Tuesday, April 14, 2020

Book Review: Death of an American Beauty by Mariah Fredericks

This is the third in the Jane Prescott historical mystery series, after A Death of No Importance and Death of a New American. I was starting to worry a tad about murder just following this ladies' maid wherever she goes, as the Upper Classes would notice that pretty much right away. So in this book, there's a divergence, which distracts from that entirely.

Jane is taking a week's vacation. She's visiting with her uncle, who raised her, at the home for former prostitutes which he runs. When one of them is brutally murdered in the street, sadly, it seems like just another statistic and predictable, (eliminating any reason to worry that murders follow Jane around.) A new resident of the house snuck out one evening, as the house was getting ready for an annual party they throw for themselves, and when Jane goes looking for the young woman, she finds her body in a nearby alley. When she isn't suspecting at all, is for the police, with the help of some protesting religious NIMBYs who want his house shut down, to finger her uncle as the prime suspect. Naturally, Jane has to find out who really did it to clear his name.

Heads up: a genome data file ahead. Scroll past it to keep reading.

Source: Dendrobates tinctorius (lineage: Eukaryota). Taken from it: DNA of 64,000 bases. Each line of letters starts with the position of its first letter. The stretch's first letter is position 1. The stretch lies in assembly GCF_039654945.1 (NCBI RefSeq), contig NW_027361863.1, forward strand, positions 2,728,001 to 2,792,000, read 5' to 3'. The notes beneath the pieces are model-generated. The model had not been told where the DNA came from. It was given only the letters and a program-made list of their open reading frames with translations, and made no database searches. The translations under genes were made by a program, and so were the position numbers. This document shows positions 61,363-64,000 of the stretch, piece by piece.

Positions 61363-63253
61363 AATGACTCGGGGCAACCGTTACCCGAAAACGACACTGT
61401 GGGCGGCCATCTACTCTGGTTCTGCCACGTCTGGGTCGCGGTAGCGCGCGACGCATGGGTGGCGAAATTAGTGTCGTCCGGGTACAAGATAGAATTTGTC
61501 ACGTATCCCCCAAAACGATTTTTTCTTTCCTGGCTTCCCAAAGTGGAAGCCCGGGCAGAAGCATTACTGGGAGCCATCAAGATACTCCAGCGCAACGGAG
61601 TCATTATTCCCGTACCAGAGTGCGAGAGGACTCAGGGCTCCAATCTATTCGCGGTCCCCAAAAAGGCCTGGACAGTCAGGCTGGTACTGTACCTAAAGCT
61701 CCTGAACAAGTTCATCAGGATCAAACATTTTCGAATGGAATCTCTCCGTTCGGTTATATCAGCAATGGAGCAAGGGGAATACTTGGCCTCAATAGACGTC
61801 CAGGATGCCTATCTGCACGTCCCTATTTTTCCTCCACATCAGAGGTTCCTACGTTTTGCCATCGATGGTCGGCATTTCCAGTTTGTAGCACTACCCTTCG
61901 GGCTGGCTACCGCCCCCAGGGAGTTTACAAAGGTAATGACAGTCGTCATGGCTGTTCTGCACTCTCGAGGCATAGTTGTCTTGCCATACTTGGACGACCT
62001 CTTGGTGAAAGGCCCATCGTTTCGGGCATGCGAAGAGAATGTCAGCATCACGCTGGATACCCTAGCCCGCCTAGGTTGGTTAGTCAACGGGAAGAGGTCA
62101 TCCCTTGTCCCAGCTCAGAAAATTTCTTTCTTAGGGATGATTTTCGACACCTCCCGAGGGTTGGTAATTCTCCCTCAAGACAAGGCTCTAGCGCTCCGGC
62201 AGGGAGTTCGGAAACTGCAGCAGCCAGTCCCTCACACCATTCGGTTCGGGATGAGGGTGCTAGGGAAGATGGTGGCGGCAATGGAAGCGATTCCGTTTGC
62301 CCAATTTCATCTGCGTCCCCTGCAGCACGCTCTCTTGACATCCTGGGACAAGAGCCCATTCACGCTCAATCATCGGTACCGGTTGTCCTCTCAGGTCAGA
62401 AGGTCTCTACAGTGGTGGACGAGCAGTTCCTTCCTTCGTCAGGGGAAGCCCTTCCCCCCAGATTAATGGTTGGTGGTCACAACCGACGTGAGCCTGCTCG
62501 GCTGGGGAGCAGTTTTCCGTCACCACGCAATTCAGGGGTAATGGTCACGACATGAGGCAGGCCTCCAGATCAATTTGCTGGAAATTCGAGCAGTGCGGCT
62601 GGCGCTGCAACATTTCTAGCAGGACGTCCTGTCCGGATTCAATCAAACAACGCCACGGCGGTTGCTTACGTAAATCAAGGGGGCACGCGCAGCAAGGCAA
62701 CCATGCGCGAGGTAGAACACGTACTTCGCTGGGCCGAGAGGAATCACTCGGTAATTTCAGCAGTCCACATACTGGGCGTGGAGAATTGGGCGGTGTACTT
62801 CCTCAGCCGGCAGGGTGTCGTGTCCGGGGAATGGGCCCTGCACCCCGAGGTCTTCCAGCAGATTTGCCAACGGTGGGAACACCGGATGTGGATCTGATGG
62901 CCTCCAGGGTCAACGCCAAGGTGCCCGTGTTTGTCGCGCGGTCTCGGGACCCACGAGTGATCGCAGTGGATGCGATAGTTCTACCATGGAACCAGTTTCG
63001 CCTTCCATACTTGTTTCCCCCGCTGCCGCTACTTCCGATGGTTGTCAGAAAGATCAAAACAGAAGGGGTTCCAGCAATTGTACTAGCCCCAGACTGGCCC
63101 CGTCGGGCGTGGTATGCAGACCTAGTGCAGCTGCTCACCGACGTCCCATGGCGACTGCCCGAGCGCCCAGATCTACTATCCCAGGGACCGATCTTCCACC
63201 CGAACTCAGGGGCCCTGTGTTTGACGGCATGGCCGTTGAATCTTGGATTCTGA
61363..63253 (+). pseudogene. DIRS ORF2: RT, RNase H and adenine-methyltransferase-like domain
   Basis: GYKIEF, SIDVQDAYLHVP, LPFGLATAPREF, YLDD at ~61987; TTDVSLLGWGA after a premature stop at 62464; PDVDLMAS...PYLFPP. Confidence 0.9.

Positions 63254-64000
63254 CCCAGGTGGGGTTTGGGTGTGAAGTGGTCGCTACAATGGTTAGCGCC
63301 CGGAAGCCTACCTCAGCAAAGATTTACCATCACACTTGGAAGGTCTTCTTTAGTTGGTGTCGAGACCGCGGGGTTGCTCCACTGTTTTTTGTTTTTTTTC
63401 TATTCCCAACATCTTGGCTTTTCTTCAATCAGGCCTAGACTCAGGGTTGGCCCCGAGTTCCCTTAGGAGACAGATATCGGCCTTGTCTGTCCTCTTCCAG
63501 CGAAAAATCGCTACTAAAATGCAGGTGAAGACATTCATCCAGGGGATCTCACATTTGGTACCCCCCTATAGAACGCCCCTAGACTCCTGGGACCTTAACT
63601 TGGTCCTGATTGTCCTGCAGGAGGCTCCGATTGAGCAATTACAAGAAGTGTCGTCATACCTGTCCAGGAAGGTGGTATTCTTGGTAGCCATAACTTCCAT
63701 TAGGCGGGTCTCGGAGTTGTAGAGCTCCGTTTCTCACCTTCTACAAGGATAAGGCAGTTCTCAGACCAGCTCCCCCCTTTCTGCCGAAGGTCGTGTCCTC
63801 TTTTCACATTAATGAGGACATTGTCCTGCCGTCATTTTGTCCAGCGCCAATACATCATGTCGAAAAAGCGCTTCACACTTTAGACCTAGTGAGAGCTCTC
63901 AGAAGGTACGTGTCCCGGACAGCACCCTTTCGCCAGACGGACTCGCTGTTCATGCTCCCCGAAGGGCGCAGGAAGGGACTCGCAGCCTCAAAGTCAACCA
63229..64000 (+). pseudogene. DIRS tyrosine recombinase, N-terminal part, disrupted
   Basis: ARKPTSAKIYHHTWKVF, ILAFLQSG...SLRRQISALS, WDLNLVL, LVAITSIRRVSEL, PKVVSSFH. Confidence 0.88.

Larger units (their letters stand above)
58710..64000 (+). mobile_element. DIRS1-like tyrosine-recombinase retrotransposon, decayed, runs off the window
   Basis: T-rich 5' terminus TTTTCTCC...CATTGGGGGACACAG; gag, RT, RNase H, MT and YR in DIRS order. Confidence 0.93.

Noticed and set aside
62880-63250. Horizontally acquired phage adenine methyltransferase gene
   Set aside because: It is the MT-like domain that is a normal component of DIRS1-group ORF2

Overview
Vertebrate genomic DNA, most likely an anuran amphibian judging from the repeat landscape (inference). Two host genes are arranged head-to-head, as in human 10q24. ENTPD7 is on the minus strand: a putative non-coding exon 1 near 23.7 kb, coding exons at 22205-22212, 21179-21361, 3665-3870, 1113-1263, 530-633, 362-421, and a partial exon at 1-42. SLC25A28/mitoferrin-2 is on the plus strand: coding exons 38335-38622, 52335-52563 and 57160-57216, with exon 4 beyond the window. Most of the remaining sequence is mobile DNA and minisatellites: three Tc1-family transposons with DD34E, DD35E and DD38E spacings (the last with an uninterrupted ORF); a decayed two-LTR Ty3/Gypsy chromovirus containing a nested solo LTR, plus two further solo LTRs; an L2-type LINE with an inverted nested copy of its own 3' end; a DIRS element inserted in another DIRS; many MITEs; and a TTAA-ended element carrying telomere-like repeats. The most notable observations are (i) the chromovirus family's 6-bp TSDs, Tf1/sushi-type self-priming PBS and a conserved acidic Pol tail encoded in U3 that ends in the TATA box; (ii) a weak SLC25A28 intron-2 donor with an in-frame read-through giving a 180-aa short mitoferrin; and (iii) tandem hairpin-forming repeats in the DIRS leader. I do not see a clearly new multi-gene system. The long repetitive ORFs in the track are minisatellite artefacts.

Meanwhile, she's roped into helping out with a department store's annual beauty pageant, where she meets an exciting and fun piano player, and naturally her reporter friend Michael Behan makes an appearance. As usual, the period details are spot-on and fascinating, Jane is delightfully snappy and curious, and I for one was kept guessing as to who was the real perpetrator until moments before the Big Reveal. A fast, fun read.

This book is published by Minotaur, a division of Macmillan, my employer.

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